We have defined these features as an extension of the WebML language [1], a high-level notation for specifying Web applications. In WebML the database content is described using the Entity-Relationship model, and hypertexts are represented as graphs of pages to be presented on the Web. Pages enclose content units, representing atomic pieces of information to be published (e.g., indexes listing item lists, details of a single object, entry forms, and so on); content units have a selector, which is a predicate identifying the entity instances to be extracted from the underlying database and displayed by the unit. Pages and units can be connected with links to express a variety of navigation effects. Besides content publishing, WebML allows specifying operations, like creating, modifying and deleting entities and relationships, sending e-mail, login and logout, e-payment, and so on. Further details about WebML can be found in [1].

The extensions required for supporting WFdHT include the addition of some standard entities to the data model (for recording activities, activities instances and process cases) and of few primitives to the hypertext concepts (for defining activities, for assigning objects to activities, and for expressing process constraints). The new hypertext primitives are graphically represented in Figure 2 . Start and end activity units delimit the portion of hypertext associated with the execution of an activity. They can be tagged respectively as the start of the case, when the activity to start is the first one of the entire process, or, dually, as the end of the case, when the activity is the last one of the entire process. Assign operations are conceived for connecting an application object (or a set of objects) to an activity instance, typically to specify the future job to be performed on the object. Objects connected to the instances of a particular activity can be retrieved by means of workflow-aware content units (e.g. indexes of such objects). Finally, if and switch units can be used to express navigation conditions. Together with assign/workflow-aware content units, they allow to represent any process constraint described by the process model.

 

Figure 2 Workflow primitives

Example. Figure 3 presents a WFdHT implementing a simple process consisting of two activities performed by two different users: the creation of a document and its translation. Two hypertexts (Creator and Translator sites) represent the operations required for performing the two activities. In the first hypertext the first kind of user starts the process and the creation activity by following a link exiting the home page: the activity consists in filling a form; when submitted, a new document is created and assigned to the translation activity (by means of the assign operation). The activity is ended and the user is led back to the home page. In the second hypertext the translator first selects a document to be translated from an index showing the documents assigned to the translation activity (through a workflow-aware index unit), then the translation activity starts for the selected document. The user fills in a form with the translation, and a new document is created and associated with the original one. This activity ends the whole process.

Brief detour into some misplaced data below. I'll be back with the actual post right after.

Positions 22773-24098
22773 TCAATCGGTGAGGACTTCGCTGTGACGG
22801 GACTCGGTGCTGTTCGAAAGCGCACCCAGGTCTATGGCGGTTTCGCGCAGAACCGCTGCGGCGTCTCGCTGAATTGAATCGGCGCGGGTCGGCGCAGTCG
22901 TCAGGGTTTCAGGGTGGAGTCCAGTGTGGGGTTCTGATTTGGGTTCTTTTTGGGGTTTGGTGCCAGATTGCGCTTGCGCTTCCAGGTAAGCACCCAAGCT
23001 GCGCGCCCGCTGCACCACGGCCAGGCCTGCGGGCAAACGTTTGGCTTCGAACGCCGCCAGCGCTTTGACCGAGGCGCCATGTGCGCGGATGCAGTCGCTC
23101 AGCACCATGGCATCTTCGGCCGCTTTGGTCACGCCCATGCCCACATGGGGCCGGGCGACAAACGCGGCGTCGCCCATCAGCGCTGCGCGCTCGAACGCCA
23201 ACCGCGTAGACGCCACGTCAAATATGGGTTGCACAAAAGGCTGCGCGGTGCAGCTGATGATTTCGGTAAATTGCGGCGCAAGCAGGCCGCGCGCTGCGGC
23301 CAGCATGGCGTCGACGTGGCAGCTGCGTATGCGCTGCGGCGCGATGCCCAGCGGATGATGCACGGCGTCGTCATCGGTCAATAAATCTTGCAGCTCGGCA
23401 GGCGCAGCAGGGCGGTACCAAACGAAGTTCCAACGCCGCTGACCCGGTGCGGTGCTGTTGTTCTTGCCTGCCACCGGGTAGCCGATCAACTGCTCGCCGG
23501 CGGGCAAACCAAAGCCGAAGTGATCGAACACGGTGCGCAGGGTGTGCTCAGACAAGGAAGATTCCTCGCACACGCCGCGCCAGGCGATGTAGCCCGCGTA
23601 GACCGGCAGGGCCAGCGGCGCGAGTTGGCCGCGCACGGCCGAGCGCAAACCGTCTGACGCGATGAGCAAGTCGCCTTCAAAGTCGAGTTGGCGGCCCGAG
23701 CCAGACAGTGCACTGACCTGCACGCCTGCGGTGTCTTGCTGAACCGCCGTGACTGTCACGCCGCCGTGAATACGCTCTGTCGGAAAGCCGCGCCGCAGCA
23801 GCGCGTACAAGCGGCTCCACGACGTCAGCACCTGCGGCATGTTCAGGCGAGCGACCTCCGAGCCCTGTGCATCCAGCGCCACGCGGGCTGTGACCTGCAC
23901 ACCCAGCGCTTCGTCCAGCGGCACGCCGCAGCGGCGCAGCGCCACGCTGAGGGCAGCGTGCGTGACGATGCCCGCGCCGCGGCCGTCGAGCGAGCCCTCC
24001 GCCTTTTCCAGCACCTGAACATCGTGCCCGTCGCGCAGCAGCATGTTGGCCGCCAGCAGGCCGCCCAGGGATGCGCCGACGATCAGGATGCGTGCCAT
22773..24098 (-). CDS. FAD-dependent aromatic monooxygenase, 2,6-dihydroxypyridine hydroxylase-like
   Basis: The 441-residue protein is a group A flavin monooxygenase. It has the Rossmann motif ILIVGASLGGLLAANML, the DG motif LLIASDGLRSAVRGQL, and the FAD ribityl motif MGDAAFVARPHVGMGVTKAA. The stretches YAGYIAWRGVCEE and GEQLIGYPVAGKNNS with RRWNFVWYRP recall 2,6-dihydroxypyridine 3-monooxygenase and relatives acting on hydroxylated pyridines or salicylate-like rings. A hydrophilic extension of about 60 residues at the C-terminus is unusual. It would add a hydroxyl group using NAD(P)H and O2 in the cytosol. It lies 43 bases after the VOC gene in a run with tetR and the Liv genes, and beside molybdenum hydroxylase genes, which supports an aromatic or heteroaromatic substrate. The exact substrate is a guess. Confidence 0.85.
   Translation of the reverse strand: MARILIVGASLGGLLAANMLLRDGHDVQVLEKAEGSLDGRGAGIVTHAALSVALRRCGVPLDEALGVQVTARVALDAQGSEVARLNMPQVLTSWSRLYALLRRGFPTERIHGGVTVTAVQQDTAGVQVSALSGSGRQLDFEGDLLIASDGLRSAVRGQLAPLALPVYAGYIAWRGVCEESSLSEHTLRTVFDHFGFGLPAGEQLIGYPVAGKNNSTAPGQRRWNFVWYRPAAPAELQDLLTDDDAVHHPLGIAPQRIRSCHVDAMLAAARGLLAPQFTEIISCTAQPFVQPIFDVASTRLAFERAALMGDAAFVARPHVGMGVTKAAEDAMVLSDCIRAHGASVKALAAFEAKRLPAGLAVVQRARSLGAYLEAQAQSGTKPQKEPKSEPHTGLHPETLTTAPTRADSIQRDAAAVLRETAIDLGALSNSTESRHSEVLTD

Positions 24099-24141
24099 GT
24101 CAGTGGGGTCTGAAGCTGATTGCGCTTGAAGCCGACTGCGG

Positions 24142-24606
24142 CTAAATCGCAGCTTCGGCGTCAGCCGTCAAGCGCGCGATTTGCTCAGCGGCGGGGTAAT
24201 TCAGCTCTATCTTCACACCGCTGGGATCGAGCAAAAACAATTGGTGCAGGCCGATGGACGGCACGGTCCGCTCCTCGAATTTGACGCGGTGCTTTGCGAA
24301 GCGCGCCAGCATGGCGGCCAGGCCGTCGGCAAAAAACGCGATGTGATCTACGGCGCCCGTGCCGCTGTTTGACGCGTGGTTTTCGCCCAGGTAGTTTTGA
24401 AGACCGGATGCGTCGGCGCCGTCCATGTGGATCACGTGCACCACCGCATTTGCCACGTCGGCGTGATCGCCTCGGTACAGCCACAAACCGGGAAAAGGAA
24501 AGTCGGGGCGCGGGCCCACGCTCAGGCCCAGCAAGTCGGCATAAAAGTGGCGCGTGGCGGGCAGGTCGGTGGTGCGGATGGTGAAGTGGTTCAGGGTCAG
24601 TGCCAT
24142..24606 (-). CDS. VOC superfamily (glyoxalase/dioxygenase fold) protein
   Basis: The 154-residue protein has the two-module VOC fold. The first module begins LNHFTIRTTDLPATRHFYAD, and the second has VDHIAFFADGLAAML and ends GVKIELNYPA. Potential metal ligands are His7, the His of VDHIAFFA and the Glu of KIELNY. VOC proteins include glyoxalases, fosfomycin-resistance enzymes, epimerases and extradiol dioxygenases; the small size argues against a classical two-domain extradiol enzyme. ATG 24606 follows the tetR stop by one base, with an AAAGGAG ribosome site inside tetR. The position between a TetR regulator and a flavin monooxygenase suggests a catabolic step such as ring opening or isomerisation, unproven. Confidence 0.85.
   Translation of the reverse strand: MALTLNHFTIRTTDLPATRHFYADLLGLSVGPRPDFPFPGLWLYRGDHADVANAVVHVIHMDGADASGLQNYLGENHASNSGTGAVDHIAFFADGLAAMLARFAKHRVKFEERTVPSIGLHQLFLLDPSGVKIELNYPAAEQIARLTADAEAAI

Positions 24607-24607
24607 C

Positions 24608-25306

Figure 3 Hypertext implementing a simple workflow

3. IMPLEMENTATION AND EXPERIENCE

The modelling approach briefly introduced in this paper has been experimented in the context of a real-world CASE tool, called WebRatio [4], which supports the model-driven development of "traditional" Web applications. Our ideas have been benchmarked in the development of a real workflow-driven Web application (www.aceradvantage.com). The application deals with the process of requesting, checking, and activating a warranty extension for laptops and personal computers, which requires the execution of a workflow spanning several individuals and business units of the service provider. The application is a perfect representative of the concept of WFdHT, because it requires the use of hypertextual interfaces, to which the customer is accustomed, the delivery of data (e.g., the warranty contracts) and the enforcement of process constraints. The application was successfully delivered in a very short time (five weeks), and has been generated automatically from a conceptual model described with WebML enhanced with workflow primitives.

4. REFERENCES

  1. S. Ceri, P. Fraternali, A. Bongio, M. Brambilla, S. Comai, M. Matera: Designing Data-Intensive Web Applications, Morgan-Kaufmann, December 2002.
  2. J. Conallen: Building Web Applications with UML. Addison Wesley (Object Technology Series), 2000.
  3. WebML Project Homepage: http://www.webml.com
  4. WebRatio Homepage: http://www.webratio.com